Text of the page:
Row bubbles over Highland Cattle plan

Highland cattle have ruffled the waters of a babbling brook even before drinking them.

The beasts are due to arrive shortly in Belper, leaving residents split on whether the stream will be enough to slake their thirst.

Amber Valley Borough Council wants to set up a trough supplied from a water pipe running from the Coppice car park.

But the plan has sharply divided views.

Town councillor, Dave Fisher, felt the scheme would be a waste of public money and said the brook was fed from springs which had never dried up in living memory.

“Not even when the reservoirs of Derwent and Ladybower have been empty and the old villages at the bottom have been apparent,” he told the town council.

His wife Sally said she was concerned about disruption to the car park and told the meeting:”Severn Trent Water dries up more regularly than the brook.”

But resident Adrian Rochford said the trough would be helpful for the cattle.

They will eat wildflowers and do what comes naturally - providing manure for the former deer park used by 12th century gentry.

“I am all in favour of the pipe and water supply to a trough. The reasons for not having it are just red herrings,” he added.

Belper mayor Deborah Biss referred to an inscription in railings on a bridge crossing the brook, which refers to its reliability.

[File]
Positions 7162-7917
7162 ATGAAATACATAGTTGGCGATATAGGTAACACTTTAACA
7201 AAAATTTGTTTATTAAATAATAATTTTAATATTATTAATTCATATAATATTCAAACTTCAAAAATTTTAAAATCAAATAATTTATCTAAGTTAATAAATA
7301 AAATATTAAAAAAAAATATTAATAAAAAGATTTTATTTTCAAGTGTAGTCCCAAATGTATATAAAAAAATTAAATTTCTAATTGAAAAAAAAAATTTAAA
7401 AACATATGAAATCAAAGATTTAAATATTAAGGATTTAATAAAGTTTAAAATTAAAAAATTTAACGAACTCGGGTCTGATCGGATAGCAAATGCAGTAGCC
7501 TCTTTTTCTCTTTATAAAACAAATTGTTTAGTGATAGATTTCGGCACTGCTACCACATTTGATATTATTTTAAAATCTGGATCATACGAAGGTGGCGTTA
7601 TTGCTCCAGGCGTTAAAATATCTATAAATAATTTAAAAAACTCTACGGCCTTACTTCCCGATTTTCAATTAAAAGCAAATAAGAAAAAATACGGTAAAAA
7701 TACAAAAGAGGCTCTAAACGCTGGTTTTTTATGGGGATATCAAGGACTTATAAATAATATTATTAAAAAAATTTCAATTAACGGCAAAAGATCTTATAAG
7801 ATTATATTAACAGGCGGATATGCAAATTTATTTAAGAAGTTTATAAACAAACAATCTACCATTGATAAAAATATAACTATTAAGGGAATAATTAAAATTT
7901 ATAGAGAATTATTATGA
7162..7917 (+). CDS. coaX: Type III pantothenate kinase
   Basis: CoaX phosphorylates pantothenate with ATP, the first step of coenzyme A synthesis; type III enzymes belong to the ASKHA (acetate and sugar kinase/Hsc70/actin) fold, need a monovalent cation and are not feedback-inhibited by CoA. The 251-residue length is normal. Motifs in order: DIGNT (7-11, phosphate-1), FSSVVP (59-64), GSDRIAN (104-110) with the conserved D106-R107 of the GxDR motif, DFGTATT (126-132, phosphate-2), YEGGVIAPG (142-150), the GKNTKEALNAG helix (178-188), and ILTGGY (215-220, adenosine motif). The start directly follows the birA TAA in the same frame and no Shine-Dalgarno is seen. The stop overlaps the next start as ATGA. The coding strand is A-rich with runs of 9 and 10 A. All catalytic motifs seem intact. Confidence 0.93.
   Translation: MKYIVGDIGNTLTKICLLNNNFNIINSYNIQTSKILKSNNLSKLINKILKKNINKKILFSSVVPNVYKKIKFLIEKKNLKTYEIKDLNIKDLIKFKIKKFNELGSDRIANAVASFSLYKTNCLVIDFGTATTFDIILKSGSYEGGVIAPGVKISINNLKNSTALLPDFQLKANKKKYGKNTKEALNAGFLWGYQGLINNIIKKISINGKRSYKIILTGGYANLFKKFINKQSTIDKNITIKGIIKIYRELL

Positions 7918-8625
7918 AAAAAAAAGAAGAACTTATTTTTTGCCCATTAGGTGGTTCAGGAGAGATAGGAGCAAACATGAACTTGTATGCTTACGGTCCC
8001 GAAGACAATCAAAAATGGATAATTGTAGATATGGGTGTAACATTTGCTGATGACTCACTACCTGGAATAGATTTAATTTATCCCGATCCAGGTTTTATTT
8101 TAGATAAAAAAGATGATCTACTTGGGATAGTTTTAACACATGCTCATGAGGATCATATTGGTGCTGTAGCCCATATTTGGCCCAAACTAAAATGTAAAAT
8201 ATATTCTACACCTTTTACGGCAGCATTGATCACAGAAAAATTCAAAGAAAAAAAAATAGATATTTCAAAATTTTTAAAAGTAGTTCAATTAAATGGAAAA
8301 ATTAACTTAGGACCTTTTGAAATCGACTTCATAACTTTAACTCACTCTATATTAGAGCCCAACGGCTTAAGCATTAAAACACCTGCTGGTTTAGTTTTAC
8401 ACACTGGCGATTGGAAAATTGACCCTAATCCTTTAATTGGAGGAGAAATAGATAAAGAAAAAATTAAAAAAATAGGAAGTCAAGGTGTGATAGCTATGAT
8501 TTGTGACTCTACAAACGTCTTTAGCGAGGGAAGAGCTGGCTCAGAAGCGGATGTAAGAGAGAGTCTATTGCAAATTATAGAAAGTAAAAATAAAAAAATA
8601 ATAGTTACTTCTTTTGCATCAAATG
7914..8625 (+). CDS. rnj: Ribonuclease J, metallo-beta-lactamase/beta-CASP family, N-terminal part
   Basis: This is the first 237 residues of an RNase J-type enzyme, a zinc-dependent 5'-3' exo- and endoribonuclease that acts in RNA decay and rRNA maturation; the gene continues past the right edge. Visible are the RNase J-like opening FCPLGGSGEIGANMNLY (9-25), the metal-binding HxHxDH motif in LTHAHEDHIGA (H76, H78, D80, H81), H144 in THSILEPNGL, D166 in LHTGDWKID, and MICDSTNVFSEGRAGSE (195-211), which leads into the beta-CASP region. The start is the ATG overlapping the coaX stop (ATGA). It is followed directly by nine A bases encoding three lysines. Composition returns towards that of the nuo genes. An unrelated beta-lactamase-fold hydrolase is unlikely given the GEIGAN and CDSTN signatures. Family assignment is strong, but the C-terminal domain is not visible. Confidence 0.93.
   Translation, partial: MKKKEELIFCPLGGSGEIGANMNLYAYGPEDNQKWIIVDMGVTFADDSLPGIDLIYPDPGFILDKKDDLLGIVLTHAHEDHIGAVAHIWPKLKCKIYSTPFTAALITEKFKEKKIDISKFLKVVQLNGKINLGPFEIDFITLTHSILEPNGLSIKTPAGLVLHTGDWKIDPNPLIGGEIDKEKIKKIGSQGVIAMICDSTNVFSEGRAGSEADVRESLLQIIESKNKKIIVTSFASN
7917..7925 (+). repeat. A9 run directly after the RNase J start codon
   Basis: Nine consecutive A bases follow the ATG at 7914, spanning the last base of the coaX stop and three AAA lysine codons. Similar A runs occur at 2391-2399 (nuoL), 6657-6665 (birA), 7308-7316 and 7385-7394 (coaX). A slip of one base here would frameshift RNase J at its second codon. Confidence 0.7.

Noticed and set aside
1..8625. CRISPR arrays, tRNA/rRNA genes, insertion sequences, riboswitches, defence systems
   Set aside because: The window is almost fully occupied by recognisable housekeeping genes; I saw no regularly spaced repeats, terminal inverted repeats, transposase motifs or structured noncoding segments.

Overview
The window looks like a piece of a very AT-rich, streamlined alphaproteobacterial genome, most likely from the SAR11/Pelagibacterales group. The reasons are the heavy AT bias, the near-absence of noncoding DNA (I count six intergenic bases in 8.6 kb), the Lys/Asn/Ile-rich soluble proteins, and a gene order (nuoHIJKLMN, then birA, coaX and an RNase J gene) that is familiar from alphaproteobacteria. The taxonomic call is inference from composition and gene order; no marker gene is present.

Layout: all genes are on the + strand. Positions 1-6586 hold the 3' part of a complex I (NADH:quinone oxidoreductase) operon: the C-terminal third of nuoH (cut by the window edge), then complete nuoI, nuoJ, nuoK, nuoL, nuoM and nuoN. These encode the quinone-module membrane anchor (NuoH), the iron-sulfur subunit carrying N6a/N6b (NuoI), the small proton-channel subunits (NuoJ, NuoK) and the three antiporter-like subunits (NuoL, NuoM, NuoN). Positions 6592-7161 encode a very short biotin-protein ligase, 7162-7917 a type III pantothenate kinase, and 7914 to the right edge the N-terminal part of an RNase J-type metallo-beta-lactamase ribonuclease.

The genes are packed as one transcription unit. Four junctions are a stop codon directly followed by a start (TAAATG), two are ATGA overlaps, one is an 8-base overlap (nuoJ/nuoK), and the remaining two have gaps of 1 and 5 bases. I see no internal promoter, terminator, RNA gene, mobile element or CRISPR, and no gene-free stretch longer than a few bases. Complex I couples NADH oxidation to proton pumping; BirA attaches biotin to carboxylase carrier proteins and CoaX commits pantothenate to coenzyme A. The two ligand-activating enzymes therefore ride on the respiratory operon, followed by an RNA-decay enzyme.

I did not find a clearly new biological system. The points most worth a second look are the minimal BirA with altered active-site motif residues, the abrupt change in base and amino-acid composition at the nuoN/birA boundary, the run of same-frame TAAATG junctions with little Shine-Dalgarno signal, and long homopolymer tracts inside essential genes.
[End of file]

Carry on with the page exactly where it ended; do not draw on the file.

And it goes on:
“It says ‘Ladywell, anever failing spring, clear as crystal,’” she told the meeting.

Members agreed to allow Amber Valley to provide the pipe across the car park after councillor Alan Broughton’s move prompted a vote.

He said he had lived in Belper all his life and never saw the brook dry up but supported the trough as a back-up.

“As far as I am concerned, there have been a lot of scare mongering tactics,” he added.

In a message to the authority, an Amber Valley council officer said they were still negotiating with the Environment Agency to allow the cattle to drink from the brook.

“For the viability of the project, it needs a back-up supply just in case of drought and the water in the brook becomes low,” wrote landscape manager Sharon Thomas.

Do you think a trough should be set-up for the cattle.

Let us know by writing to 8 Heanor Road, Ilkeston, Derbyshire, DE7 8ER or emailing